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Hemophagocytic lymphohistiocytosis

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Other Names for this Disease
  • Familial erythrophagocytic lymphohistiocytosis
  • Familial hemophagocytic lymphohistiocytosis
  • Familial histiocytic reticulosis
  • Hemophagocytic lymphohistiocytosis familial -1
  • HPLH1
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Your Question

My granddaughter had familial hemophagocytic lymphohistiocytosis when she was 8 months old. Can her brothers also develop this disease? I have noticed that both of the boys have had skin problems but the older one, now 13, has developed asthma and unexplained headaches. My granddaughter received a BMT from the 2nd born who is now 11 years old. Is there any testing we can have done to check the boys for the presence or absence of the disease?

Our Answer

We have identified the following information that we hope you find helpful. If you still have questions, please contact us.

Is hemophagocytic lymphohistiocytosis inherited?

Hemophagocytic lymphohistiocytosis (HLH) may be familial (inherited) or secondary (acquired or reactive).

Familial hemophagocytic lymphohistiocytosis (FHL) is inherited in an autosomal recessive manner. This means that 2 mutated copies of the disease-causing gene (one inherited from each parent) are necessary to cause the condition. The parents of an individual with an autosomal recessive condition typically carry one mutated copy of the gene and are referred to as carriers. When 2 carriers of an autosomal recessive condition have children, each child has a 25% (1 in 4) risk to have the condition, a 50% (1 in 2) risk to be a carrier like each of the parents, and a 25% risk to not have the condition and not be a carrier.

Secondary HLH is not inherited and is usually associated with:

Secondary HLH is difficult to distinguish from familial HLH by clinical or histologic findings alone. Genetic testing is typically recommended even in HLH that is suspected to be acquired.[1]

Last updated: 11/26/2012

Can the older siblings of a child with familial hemophagocytic lymphohistiocytosis (FHL) develop this condition?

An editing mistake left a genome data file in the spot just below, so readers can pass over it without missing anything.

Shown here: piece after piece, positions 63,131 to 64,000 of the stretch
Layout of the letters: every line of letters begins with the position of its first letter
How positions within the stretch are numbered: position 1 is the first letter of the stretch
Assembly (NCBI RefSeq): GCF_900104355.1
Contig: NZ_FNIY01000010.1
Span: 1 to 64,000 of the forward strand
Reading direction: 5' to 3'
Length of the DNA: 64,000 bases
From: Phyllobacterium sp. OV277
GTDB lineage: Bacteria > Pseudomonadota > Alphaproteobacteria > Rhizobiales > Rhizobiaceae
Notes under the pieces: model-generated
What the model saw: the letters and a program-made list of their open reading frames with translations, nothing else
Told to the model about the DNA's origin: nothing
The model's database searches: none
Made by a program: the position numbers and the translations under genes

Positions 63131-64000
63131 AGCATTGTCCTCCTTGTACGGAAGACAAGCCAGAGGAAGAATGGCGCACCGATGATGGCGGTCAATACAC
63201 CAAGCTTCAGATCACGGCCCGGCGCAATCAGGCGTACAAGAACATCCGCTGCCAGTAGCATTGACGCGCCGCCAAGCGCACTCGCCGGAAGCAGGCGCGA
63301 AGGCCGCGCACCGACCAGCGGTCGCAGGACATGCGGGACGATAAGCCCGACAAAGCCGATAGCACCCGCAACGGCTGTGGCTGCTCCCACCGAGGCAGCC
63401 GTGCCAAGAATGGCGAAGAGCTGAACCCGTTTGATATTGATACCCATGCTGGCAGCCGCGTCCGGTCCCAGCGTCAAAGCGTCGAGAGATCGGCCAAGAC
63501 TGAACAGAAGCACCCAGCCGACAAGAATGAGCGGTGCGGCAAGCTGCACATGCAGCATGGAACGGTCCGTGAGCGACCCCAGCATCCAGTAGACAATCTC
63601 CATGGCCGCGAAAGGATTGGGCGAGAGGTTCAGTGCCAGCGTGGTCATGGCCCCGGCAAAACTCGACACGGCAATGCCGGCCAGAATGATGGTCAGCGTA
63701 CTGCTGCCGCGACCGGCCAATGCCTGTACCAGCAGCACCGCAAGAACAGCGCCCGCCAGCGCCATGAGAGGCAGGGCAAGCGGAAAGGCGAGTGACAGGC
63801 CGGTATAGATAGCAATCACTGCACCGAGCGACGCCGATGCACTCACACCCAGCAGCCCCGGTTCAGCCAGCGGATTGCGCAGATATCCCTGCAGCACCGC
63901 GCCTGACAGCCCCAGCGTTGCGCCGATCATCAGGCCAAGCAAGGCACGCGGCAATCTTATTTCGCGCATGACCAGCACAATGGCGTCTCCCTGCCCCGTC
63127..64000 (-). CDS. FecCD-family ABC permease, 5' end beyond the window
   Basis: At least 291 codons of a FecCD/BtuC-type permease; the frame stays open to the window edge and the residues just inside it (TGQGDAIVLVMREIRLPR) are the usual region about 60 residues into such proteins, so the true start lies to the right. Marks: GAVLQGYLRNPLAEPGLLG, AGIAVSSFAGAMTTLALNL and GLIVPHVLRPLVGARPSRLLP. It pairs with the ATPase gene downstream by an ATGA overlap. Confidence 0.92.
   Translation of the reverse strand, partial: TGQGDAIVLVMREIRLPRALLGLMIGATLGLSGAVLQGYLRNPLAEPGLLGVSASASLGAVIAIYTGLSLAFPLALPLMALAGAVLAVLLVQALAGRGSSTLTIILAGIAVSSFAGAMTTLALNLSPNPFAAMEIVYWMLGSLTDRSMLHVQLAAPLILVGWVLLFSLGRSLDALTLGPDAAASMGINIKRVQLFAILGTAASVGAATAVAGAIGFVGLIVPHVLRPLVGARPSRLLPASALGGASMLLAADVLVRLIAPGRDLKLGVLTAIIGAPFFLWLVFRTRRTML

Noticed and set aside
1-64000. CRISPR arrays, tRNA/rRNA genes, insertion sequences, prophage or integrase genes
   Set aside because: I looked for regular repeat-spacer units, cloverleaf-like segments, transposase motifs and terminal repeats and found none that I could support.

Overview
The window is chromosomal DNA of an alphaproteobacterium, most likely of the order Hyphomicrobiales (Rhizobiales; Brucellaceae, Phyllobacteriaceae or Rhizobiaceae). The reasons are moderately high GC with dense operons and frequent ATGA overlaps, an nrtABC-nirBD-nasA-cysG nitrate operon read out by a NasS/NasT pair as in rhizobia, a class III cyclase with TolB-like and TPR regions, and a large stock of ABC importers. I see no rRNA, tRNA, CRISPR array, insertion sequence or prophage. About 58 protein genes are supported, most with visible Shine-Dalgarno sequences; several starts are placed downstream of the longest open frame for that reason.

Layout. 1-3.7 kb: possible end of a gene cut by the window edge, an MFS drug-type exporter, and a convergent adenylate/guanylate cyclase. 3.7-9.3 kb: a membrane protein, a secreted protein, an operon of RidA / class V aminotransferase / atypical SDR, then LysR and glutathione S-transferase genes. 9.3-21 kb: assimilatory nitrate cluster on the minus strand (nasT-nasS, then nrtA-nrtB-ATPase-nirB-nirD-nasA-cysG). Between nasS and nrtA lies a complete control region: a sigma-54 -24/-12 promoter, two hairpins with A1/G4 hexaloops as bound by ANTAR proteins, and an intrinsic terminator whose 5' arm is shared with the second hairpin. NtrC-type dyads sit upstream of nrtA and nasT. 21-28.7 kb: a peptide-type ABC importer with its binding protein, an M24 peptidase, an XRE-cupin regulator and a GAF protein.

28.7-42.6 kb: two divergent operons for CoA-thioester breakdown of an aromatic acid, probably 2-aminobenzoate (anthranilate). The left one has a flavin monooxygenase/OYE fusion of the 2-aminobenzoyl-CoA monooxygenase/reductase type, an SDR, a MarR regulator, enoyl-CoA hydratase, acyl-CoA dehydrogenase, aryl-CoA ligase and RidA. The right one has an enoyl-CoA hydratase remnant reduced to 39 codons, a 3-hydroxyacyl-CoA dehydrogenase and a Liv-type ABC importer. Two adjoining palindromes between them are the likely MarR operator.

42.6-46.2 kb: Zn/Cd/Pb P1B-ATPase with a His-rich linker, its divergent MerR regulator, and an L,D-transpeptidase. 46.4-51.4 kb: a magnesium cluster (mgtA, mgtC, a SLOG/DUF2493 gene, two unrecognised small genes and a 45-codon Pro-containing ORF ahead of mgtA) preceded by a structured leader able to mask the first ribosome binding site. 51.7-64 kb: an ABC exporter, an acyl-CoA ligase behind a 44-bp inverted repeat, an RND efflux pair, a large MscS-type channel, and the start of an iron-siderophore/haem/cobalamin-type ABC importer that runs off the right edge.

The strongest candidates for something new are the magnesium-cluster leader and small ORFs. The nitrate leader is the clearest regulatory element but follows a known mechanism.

Signs and symptoms of FHL are usually evident within the first few months of life and may even develop in utero.[1] The condition most often affects infants from birth to 18 months of age.[2] However, cases in older children and adults have been reported.[1][2][3] The age of onset for affected siblings is usually comparable and often coincides, although different ages of onset and later onset have also been reported.[3]

Because FHL is inherited in an autosomal recessive manner, each sibling of an affected individual has a 25% chance of being affected, a 50% chance of being an asymptomatic carrier, and a 25% chance of being unaffected and not a carrier. Once a sibling at risk is known to be unaffected, the risk of his/her being a carrier is 2/3.[1]

If an affected individual has had genetic testing and the disease-causing mutations have been identified, testing for relatives at risk for either being affected or being carriers is available.
Last updated: 11/26/2012

Is genetic testing available for familial hemophagocytic lymphohistiocytosis (FHL)?

Yes. While the diagnosis of FHL is made based on the presence of clinical criteria, it is confirmed by molecular genetic testing. Genetic testing for the four identified genes in which mutations cause the condition is available on a clinical basis. Carrier testing for at-risk relatives and prenatal testing for pregnancies at increased risk are possible if the two disease-causing mutations in the family are known.[1] In some affected individuals, the genetic cause of the disorder is unknown.[4]

GeneTests lists the names of laboratories that are performing genetic testing for FHL. To view the contact information for the clinical laboratories conducting testing, click here and then click on "Testing" for each type of FHL. Please note that most of the laboratories listed through GeneTests do not accept direct contact from patients and their families. Therefore, if you are interested in learning more, you will need to work with a health care provider or a genetics professional.
Last updated: 11/26/2012

How can I find a genetics professional in my area?

Genetics clinics are a source of information for individuals and families regarding genetic conditions, treatment, inheritance, and genetic risks to other family members. More information about genetic consultations is available from Genetics Home Reference. To find a genetics clinic, we recommend that you contact your primary healthcare provider for a referral.

The following online resources can help you find a genetics professional in your community:
Last updated: 10/18/2013